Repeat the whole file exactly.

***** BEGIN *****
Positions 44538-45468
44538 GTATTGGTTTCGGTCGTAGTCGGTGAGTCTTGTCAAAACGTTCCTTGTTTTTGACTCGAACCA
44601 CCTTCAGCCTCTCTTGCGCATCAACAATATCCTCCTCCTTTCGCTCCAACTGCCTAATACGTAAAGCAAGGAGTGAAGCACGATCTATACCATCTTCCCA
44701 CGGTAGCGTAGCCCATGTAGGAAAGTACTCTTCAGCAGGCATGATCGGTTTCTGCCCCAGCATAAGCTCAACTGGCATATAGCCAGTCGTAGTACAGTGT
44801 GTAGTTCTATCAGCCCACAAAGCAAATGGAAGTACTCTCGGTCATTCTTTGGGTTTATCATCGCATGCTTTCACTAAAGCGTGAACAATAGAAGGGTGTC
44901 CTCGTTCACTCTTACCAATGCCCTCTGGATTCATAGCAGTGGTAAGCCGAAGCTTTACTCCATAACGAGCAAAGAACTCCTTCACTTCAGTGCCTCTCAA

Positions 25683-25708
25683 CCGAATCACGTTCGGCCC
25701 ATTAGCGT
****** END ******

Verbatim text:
Positions 44538-45468
44538 GTATTGGTTTCGGTCGTAGTCGGTGAGTCTTGTCAAAACGTTCCTTGTTTTTGACTCGAACCA
44601 CCTTCAGCCTCTCTTGCGCATCAACAATATCCTCCTCCTTTCGCTCCAACTGCCTAATACGTAAAGCAAGGAGTGAAGCACGATCTATACCATCTTCCCA
44701 CGGTAGCGTAGCCCATGTAGGAAAGTACTCTTCAGCAGGCATGATCGGTTTCTGCCCCAGCATAAGCTCAACTGGCATATAGCCAGTCGTAGTACAGTGT
44801 GTAGTTCTATCAGCCCACAAAGCAAATGGAAGTACTCTCGGTCATTCTTTGGGTTTATCATCGCATGCTTTCACTAAAGCGTGAACAATAGAAGGGTGTC
44901 CTCGTTCACTCTTACCAATGCCCTCTGGATTCATAGCAGTGGTAAGCCGAAGCTTTACTCCATAACGAGCAAAGAACTCCTTCACTTCAGTGCCTCTCAA

Positions 25683-25708
25683 CCGAATCACGTTCGGCCC
25701 ATTAGCGT